A few months ago I bought a Mac 402 new and had it shipped,Mac voided the warranty because of their policy on buying over the phone and having it shipped,I posted that info several months ago with lots of comments.I now see that there are several having issues with Wilson finishes and warranty stipulations..I had a Pass amp which was bought used over this site about 2 years ago,it developed an issue and even though I wasnt the original owner they still covered the warranty and even paid shipping on the repair(amp had about 6 months left on the original 3 year warranty)..Why dont all companies operate this way and just simply cover their gear from the time it was intially purchased reguardless of how many owners it has had,where it was purchased,who set it up etc etc..Seems rather silly and bad business...any ideas????
Because so few companies care about their customer base like Pass Labs does. I bought a piece of Pass Labs gear on Audiogon and I had a problem with it as well. I told Pass Labs that I bought it second hand on Audiogon. Not only was the unit OUT OF WARRENTY, they fixed it for free and shipped it back at their expense. Pass Labs sets the customer service benchmark pretty damm high. You bought a NEW McIntosh unit from a dealer and had it shipped to you and they voided the warrenty? Does not seem like something they would do. You should speak to someone higher up in the company.
I bought a few Mac pieces new over the years, and always thought it was -absurd- that they cover their products for all of one year. Now, I never had a problem with mine, so they are well enough made, but why not stand behind your product?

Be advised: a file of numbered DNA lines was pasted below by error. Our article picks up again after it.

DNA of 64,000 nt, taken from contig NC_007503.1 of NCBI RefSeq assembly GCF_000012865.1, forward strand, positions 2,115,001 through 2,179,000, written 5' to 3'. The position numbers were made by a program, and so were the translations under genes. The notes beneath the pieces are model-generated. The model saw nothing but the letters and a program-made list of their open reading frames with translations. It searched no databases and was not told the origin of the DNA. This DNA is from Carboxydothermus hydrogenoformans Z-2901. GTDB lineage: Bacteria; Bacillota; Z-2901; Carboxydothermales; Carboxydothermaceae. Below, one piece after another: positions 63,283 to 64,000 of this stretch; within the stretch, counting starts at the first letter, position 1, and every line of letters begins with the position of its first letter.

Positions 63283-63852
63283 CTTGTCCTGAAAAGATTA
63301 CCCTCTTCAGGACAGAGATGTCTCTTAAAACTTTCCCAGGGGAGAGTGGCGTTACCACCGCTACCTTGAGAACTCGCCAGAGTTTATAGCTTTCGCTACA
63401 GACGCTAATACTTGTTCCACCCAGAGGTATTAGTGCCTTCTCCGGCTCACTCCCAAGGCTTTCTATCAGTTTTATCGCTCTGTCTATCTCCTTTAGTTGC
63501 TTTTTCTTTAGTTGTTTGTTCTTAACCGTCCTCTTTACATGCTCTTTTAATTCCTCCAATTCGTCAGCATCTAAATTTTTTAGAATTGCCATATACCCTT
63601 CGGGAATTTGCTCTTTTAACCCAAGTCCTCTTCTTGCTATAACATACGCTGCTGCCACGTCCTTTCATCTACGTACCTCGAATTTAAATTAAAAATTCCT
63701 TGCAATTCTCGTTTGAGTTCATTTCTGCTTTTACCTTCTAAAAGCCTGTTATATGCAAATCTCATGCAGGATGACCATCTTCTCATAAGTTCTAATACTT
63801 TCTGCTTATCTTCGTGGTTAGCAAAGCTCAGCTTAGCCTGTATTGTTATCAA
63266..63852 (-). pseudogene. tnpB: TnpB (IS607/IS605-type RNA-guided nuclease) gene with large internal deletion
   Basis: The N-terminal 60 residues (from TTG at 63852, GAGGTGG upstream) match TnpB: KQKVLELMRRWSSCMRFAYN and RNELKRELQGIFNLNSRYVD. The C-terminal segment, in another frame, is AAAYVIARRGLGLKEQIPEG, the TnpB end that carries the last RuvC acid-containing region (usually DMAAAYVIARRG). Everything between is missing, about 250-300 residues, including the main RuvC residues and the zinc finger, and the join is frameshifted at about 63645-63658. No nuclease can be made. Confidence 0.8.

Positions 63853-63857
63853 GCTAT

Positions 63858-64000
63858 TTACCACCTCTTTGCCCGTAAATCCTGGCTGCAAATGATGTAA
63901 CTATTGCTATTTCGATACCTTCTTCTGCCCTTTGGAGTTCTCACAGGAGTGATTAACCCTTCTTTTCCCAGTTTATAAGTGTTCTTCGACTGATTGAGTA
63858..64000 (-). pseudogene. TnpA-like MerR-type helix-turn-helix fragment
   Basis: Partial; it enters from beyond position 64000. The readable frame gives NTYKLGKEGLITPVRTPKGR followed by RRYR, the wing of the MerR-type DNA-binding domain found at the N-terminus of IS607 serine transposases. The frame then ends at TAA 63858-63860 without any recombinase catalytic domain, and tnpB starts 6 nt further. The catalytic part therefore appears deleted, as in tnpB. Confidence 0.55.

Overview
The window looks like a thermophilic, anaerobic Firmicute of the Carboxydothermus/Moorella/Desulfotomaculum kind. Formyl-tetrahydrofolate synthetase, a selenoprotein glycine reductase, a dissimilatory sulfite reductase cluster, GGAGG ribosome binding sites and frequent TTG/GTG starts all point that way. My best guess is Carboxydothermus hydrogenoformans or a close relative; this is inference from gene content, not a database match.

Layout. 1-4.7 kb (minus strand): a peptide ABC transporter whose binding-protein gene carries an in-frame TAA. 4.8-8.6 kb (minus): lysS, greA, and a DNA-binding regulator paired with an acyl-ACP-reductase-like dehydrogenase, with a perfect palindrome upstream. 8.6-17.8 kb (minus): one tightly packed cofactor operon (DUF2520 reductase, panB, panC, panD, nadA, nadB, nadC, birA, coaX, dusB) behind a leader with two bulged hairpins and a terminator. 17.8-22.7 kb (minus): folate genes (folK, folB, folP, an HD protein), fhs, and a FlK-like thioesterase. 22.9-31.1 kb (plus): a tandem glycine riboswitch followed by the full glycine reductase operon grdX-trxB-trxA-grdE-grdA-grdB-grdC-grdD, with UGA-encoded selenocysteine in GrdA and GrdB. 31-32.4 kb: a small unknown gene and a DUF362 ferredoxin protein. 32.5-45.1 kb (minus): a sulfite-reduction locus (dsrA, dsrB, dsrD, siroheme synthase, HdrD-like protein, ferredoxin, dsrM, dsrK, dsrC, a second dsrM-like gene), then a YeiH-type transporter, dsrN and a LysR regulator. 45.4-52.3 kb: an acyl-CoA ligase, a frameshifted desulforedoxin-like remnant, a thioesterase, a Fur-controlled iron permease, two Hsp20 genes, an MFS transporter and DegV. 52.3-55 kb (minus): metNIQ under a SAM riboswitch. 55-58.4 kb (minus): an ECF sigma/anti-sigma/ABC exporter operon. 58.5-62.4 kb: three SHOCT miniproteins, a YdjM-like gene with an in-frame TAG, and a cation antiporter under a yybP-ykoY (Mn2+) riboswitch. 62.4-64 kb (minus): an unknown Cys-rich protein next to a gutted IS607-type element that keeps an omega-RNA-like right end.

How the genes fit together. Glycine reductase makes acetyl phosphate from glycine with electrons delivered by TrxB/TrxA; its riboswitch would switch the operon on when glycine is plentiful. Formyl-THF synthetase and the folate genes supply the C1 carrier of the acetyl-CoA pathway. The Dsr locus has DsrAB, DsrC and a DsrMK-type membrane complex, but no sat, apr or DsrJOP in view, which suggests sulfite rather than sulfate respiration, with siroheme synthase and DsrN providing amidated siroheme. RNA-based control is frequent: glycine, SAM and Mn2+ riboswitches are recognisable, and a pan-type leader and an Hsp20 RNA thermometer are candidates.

Lets try it another way..Im interested in overall opinions on gear and the warranty they have or dont have and why companies do or dont stand behind these high priced purchases ,not really on my situation with a void warranty because my amp wasnt purcashed at the store...General opinions on warranty or lack of ....
It'd be great if each company honored their warranties regardless of how or when a product was purchased, but the fact is each company has its own warranty policy based on a business decision they've made.
We can debate it, but what's the end game? Nothing is going to change as a result.
The companies with excellent and liberal product support are well documented in these threads.
Yep, they are well documented but that does not mean we cannot document that again. I was interested in a Pass amp and have no dealers in my area. I asked them if they could work through a local dealer but they said no, they would try and support their established dealers. They did offer to bend over backwards for me to arrange a demo unit, help me find a dealer and pretty much do whatever it took to make me happy. I was not only impressed by what I hear of thier customer support but this is also very impressive dealer support. I am currently looking at saving a little more and going with the xa line or VTL mono blocks when the time arrives.